Corsair, Kingston, OCZ, Super Talent DDR3 1800MHz Memory Kits

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Final Thoughts and Conclusions

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After spending a solid week with these three kits trying to see which one stands out from the pack, we found that this task was extreemly hard to do.  Because all of the kits use the same PCB and identical Micron D9 memory IC’s, this was actually expected.  The shocker was that running 7-7-7 versus 8-8-8 timings at 1800MHz didn’t greatly impact performance.  In synthetic tests like Sandra, Everest and Super Pi, the difference was noticeable but not significant.  When it came to gaming performance, it was obvious that the memory timings were not playing a role.  It is possible that the games were video card or CPU limited at 1024×768 with medium quality settings, but that is unlikely.  Even if that is the case, no one is going to buy a $500 kit of memory and game at 1024×768 or lower resolutions. 

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Just for fun, we pulled off the heat spreader on the Kingston HyperX kit to show you what is going on under the heat spreader on each of these kits. Here are the eight Micron D9 IC’s that are 128MB each.  The black thing located in the center of the module is the SPD chip and that is where the timings and XMP profiles are located.

Brand 

 Model Number

 Frequency

 Timings

Config 

XMP Profiles

PCB

 IC

 Price

Corsair

 TWIN3X2048-1800C7DFIN

 1800MHZ

 7-7-7-20

 128Mx8

 Yes

 0.71

 Micron D9

 $553

 Kingston

 KHX14400D3K2/2G

 1800MHZ

 8-8-8-24

 128Mx8

 No

 0.71

 Micron D9

 $419

 OCZ

 OCZ3P18002GK

 1800MHZ

 8-8-8-24

 128Mx8

 No

 0.71

 Micron D9

 $548

 Super Talent

 W1800UX2GP

 1800MHZ

 7-7-7-21

 128Mx8

 Yes

 0.71

 Micron D9

 $463

When it comes to pricing, the $134 price difference seems to be justified, but ultimately depends on the buyer.  Each of these memory companies puts a lifetime warranty on their memory kits and that is important when spending $400+ on 2GB of memory.  The Super Talent memory kit at $463 offers CL7 timings and has XMP memory profiles set in the SPD.  The Project X heat spreaders look awesome and Super Talent has finally got a number of retailers carrying their parts, so you can find them.  It would be easy to give the Super Talent kit the Editor’s Choice award based on the benchmark results (which they placed first in more than any other brand), some of the tightest timings of the group and XMP profiles — but they are priced $44 more than the Kingston HyperX kit. Sure, the Kingston HyperX kit scored in the middle of the pack, have lose 8-8-8 timings and no XMP support, but at $419 delivered to your door they offer the best price versus performance value of the bunch.  Nothing is wrong with the OCZ Platinum memory kit, but with exactly the same specifications as the Kingston HyperX kit they shouldn’t cost $129 more.  The Corsair DOMINATOR kit are by far the most advanced of the bunch with DHX heat sinks and cooling fan they are the real deal when it comes to enthusiast grade memory, but for you’ll fork over a pretty penny to get them.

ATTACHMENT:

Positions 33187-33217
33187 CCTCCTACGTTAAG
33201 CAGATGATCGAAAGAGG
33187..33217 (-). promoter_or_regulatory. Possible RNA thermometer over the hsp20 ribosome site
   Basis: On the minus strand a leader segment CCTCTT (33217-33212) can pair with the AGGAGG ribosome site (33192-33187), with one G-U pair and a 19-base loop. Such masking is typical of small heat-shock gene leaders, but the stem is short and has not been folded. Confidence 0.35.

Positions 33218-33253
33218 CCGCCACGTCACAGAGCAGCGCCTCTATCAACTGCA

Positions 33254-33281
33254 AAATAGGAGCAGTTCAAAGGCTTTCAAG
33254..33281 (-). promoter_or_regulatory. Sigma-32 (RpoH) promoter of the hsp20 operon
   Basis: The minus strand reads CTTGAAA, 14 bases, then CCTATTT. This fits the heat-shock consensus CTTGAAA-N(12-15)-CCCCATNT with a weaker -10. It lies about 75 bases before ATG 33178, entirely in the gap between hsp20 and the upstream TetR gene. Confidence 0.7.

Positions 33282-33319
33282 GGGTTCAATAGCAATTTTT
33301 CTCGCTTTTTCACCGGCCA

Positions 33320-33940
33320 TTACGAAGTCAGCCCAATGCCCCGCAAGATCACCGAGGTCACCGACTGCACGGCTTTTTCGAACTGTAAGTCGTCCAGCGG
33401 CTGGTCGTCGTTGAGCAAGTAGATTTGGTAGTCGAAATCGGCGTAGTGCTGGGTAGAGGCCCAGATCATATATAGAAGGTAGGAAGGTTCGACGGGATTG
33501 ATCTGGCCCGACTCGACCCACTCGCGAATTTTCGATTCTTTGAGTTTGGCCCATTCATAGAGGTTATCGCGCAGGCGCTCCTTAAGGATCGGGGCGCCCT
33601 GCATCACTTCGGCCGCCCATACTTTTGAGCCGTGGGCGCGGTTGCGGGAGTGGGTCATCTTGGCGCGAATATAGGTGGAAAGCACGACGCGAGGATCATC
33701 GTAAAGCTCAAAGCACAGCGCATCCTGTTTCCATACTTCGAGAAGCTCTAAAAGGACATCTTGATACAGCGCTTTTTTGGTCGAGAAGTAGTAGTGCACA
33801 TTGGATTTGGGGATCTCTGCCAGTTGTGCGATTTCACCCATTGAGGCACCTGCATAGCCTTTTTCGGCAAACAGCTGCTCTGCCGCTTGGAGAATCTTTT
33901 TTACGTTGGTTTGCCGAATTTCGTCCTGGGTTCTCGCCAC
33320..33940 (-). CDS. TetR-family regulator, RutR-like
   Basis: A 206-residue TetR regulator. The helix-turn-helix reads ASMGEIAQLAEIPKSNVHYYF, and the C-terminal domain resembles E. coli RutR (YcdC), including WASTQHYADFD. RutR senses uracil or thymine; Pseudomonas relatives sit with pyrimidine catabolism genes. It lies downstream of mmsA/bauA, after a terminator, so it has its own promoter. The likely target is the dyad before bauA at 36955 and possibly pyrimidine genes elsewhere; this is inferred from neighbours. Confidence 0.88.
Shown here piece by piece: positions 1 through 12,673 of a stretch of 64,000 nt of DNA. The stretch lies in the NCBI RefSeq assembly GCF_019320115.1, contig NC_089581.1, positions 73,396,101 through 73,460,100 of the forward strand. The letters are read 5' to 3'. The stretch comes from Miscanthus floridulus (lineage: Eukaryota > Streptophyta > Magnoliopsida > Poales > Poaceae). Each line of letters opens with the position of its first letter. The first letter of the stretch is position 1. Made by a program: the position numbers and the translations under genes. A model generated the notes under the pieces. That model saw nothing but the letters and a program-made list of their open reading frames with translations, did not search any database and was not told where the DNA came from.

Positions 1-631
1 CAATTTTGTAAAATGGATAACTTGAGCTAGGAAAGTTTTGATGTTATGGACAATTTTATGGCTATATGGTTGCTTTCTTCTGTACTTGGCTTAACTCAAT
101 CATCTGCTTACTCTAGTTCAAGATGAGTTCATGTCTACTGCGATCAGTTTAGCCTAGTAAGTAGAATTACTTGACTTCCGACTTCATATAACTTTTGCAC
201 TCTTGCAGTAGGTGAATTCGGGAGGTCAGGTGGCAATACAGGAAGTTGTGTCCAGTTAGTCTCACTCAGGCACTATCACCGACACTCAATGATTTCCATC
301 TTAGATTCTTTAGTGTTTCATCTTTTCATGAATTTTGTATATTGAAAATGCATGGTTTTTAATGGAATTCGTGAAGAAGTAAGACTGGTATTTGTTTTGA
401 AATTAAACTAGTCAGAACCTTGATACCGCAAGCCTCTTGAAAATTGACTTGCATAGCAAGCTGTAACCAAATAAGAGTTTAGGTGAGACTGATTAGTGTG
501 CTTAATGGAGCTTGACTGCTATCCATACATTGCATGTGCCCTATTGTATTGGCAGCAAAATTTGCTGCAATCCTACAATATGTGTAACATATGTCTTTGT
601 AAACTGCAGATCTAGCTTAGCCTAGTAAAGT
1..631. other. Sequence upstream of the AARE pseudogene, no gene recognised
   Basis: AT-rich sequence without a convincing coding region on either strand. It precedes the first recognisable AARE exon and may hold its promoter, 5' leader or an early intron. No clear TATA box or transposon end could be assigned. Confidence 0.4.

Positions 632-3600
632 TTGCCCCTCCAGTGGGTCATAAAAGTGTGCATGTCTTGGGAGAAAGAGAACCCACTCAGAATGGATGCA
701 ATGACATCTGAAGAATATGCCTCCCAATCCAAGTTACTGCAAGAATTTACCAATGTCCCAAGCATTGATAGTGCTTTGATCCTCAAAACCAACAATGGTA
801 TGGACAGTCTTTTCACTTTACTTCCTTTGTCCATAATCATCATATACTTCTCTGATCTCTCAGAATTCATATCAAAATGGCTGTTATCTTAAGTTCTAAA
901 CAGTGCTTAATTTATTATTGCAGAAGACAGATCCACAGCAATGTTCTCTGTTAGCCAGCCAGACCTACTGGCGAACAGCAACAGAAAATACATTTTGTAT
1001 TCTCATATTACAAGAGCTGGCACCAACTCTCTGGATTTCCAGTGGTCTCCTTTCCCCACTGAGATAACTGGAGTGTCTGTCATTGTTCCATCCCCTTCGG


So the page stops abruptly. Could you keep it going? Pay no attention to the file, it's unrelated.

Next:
The take-home message here is that all the kits are using the same PCB design with the same brand memory IC’s.  With a little extra voltage here and there, and a BIOS timing adjustment, they can all run 7-7-7 or 8-8-8 timings just fine.  Which one you buy is up to you of course, and since they are all nearly identical, the price becomes the biggest factor as well as brand loyalty.  When it comes to pricing Kingston seems to have all the others beat when it comes to that. All of the modules come back with a lifetime warranty, so if any kit ever fails it will be covered for the life that you own it.

Legit Bottom Line: The new 1800MHz DDR3 memory kits pack some serious punch, but since all the kits we have seen use the same PCB and IC’s, the differences are minor.  

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